With the next pick: Auburn DB Jaylin Simpson

Auburn defensive back Jaylin Simpson. (AU Athletics)

AUBURN, Ala. – In the transfer portal era, Jaylin Simpson exemplifies an exception to the rule.

He came to Auburn, and here he stayed. Through five seasons and three head coaches, Simpson made his mark, enjoying an All-SEC senior season that positioned him for an NFL opportunity.

The 6-1 safety made four interceptions in 2023, finishing with 118 career tackles and seven INTs.

“It’s been a long waiting game,” he said. “Now after the Senior Bowl and the Combine, you’re just waiting, doing interviews. It’s been good. I’m just ready to get to that next level, start all over and continue to show why I think I’m one of the best.

“I’m ready to continue to do what I was destined for. Continue to grow as a player, continue to show everybody why I feel like I’m one of the best players in the country, one of the best safeties in the draft.”

Before Auburn’s A-Day scrimmage, Simpson received the Zeke Smith Award for being the Tigers’ defensive player of the year in 2023.

“Blessed and thankful for these fans and my teammates who are getting ready to play,” Simpson said April 6 on Pat Dye Field. “I couldn’t have done this without them.”

Simpson leaves with fond memories of his time on the Plains.

“People ask me all the time what’s the best stadium you played at,” he said. “It’s this one. This helps you win games. They love you until the very end. I received nothing but love my entire time here. That always drove me and pushed me to play for them and play for the guys to the left and the right of me.”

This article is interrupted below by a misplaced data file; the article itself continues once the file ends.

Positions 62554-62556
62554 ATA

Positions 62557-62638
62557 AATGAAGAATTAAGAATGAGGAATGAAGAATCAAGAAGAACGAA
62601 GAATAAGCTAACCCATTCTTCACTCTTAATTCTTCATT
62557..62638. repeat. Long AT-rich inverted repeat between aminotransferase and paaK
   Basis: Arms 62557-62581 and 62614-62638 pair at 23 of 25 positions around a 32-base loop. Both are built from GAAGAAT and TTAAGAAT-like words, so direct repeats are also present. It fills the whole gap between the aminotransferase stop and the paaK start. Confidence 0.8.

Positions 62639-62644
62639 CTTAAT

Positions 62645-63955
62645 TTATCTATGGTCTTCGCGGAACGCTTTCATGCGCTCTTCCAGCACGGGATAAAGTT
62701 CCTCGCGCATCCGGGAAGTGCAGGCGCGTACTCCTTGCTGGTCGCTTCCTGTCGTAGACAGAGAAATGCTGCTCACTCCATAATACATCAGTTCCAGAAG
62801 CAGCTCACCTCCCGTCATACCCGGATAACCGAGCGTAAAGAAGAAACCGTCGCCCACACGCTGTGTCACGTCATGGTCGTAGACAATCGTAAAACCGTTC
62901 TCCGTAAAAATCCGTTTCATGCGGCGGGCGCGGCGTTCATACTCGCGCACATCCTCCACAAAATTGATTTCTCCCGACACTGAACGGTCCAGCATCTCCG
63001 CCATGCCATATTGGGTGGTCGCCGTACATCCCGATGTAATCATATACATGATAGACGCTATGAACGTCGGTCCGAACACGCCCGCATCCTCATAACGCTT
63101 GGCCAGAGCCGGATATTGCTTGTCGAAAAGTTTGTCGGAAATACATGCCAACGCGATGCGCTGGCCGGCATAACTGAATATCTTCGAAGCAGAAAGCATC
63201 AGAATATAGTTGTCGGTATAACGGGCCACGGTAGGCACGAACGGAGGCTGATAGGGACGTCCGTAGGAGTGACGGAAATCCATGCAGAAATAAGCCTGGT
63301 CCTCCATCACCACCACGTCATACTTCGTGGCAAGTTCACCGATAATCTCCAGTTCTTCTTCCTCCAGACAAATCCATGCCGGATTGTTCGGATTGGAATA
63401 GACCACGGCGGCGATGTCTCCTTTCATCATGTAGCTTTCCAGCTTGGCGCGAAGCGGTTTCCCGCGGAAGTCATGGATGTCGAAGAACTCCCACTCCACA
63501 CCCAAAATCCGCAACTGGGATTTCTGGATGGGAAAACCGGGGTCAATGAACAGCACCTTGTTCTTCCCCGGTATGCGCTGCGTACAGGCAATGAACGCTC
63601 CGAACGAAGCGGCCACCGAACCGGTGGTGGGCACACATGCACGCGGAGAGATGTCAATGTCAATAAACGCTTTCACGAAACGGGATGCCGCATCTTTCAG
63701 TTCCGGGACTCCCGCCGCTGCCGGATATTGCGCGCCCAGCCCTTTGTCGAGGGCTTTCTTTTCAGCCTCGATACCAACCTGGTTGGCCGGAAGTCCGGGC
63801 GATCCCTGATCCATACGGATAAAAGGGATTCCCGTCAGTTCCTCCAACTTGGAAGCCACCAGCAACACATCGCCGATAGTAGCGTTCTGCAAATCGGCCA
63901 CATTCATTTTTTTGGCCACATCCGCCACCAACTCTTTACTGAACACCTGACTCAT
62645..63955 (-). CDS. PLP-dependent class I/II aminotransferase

40-yard dash: 4.45 seconds
Bench press: N/A
Vertical jump: 40.0″ (Pro Day)
Broad jump: 11′ 1″


A one-year starter at Auburn, Simpson played a free safety/nickel role in former defensive coordinator Ron Roberts’ man/zone coverage looks (played for four different defensive coordinators). After serving as a rotational corner as an underclassman, he moved inside in 2023 and delivered an impactful final season with a team-best four interceptions (all in the first five games), spending most of his time in the slot and playing a mix of press and off coverage. A long, rangy athlete, Simpson anticipates well in coverage, and he has the explosive lower body to transition and drive on throws with impeccable timing. With the ability to play man-to-man or line up in the post, his experience across the secondary is a strength — but he also has some cornerback-safety tweener traits, including his slight, under-powered size.

Overall, Simpson’s inconsistencies in the run game aren’t ideal for a nickel role, but his reactionary athleticism and ball-hawking instincts are superb and what will drive the discussion when NFL teams put his tag on the draft board. Although he is off some NFL boards because of his size, he projects best as a versatile role player in the secondary and potential special teamer.

Grade: 4th Round

– Dane Brugler, The Athletic (@dpbrugler)


Simpson’s first career interception was a biggie, helping then-No. 18 Auburn defeat No. 10 Ole Miss 31-20 in 2021 with a fourth quarter pick in the end zone that preserved the Tigers’ two-score lead.

“Matt Corral rolled out of the pocket and I plastered with the nearest guy to me. He threw across his body and I capitalized on it,” Simpson said. “Once I saw the ball I just played my keys and did my job, and the ball hit me right in the face.”

Two years later, Simpson started his senior season in style, recording a 50-yard pick-six and recovering a fumble in Auburn’s season-opening 59-14 victory over Massachusetts in Hugh Freeze’s debut on the Plains.

Setting the tone for a banner season, Simpson intercepted passes in Auburn’s first three games and tallied four interceptions in the Tigers’ first five games to earn midseason All-America honors.